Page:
- Wrap an old water heater with an insulation jacket to decrease its heat loss. Insulating the water pipes also can help.
- Don't leave hot water running when shaving or rinsing dishes. This will reduce the amount of energy needed to heat the water and save on your water expenses as well.
- Wait to wash dishes and clothes until you have a full load.
- Install a low-flow showerhead or faucet aerator to not only save water, but reduce water heating costs.
- Try a natural gas water heater for greater efficiency. Take advantage of our Natural Gas Rebates.
- Consider a tankless water heater system. Tankless units heat water directly, without the use of a storage tank -- saving energy and water, reducing both of your utility bills.
- Turn off lights, and unplug televisions and other equipment when you leave a room. Use power strips to make this quick and easy.
- All electrical devices use some power and can generate heat when they are turned off but still plugged in. Turn off and unplug lights, appliances, and cable boxes when not in use.
- Unplug your phone charger and similar devices when charging is complete.
- Video game consoles can be big energy consumers. Avoid watching DVDs and blu-rays on your game console because it consumes five (5) times the energy of a regular DVD player.
- Replace traditional incandescent light bulbs that use a lot of energy to produce light, generate heat, and are no longer manufactured. Compact fluorescent lamps (CFLs), halogen incandescents, and light-emitting diodes (LEDs) may initially cost more than traditional incandescent bulbs but they save you money during their lifetime because they use less energy.
- Turn off lights in unoccupied rooms.
- Using a small light when reading is more efficient than brightly lighting an entire room. Also, keep your light bulbs clean & free from dust.
- CFLs and LEDs are great for use in outdoor lighting fixtures that are sometimes left on for a long time and may be exposed to weather.
Your heating system uses more than half of the energy in your home. A few changes in your habits can put more money in your pocket each month. Here are a few tips:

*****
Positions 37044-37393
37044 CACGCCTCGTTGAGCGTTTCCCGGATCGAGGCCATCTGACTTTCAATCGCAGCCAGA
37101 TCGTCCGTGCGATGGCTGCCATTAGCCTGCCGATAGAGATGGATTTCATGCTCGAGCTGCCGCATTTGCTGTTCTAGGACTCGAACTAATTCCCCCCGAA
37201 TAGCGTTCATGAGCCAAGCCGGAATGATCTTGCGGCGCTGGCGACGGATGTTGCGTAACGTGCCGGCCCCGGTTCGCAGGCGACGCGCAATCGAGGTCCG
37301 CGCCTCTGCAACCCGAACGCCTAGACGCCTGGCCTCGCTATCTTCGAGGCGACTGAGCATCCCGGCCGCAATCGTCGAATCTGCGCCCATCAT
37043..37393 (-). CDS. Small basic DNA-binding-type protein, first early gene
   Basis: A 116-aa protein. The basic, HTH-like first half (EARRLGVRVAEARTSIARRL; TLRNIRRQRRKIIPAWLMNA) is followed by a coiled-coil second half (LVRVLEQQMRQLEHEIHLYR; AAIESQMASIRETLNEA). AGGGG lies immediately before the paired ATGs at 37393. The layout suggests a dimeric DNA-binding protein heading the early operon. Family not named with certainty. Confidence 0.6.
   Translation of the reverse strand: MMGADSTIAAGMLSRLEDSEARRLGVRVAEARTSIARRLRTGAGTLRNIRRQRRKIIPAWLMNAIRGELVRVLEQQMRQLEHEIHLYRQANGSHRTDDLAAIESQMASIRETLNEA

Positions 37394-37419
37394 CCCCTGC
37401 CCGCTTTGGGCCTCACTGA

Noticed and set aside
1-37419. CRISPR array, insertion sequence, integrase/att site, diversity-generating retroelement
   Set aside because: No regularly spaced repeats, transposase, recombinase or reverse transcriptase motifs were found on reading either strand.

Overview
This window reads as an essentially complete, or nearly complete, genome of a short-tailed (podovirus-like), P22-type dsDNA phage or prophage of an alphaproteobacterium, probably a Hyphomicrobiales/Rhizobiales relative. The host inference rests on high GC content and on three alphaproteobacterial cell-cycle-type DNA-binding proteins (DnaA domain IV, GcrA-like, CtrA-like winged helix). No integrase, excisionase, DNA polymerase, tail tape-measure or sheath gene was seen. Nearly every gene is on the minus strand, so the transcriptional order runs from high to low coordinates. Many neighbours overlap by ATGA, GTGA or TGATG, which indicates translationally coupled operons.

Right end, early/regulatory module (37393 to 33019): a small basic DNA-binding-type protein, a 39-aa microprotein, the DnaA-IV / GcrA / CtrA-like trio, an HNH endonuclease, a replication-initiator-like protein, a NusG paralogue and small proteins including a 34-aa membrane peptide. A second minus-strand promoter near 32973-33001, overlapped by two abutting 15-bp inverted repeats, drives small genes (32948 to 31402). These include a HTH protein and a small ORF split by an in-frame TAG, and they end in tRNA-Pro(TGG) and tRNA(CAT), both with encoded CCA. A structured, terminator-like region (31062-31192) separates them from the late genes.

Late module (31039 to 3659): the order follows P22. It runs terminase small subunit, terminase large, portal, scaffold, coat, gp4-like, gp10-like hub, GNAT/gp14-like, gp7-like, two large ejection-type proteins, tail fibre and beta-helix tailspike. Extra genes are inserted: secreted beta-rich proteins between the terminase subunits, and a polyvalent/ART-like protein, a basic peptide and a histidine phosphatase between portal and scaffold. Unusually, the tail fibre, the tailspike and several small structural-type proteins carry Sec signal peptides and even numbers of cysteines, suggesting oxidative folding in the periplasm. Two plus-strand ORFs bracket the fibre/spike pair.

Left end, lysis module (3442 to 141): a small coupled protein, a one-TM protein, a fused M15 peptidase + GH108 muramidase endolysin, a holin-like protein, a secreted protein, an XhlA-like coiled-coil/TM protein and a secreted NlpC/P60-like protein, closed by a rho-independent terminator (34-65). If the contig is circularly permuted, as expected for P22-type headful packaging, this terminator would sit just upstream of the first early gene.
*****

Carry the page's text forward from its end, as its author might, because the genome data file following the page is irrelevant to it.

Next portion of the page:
- During the cold season, set your thermostat between 68 to 70 degrees, when you’re at home. 68 is great!
- Use a programmable thermostat. Set it at a lower temperature while you’re away. Then, program it to be at a comfortable temperature when you return. Consider one of our energy-saving thermostats.
- Check your air filter every month and be sure to replace it when it’s dirty.
- Have your HVAC inspected and cleaned twice a year by a licensed professional.
- Plan for the next warm season and consider replacing your air conditioner, if it is 10 years or older. Consider a new, more efficient model. Take advantage of CPS Energy’s HVAC Rebates. When buying a new central air unit, remember that proper sizing and quality installation are critical.
- Repair leaks in your air duct system.
- Reduce air leaks and prevent unnecessary air infiltration around the house. Add caulk around window frames and weather-stripping around door frames.
- Use ceiling fans or portable fans to circulate air. Make sure ceiling fans are running in a clockwise direction during the winter. Don’t forget to turn off fans when you leave the room!
- Check the insulation in your attic. The recommended level for an attic in South Texas is R-30 to R-60 (the higher the R-value, the better your attic resists the heat and cold). Take advantage of CPS Energy’s Attic Insulation Rebates. Learn more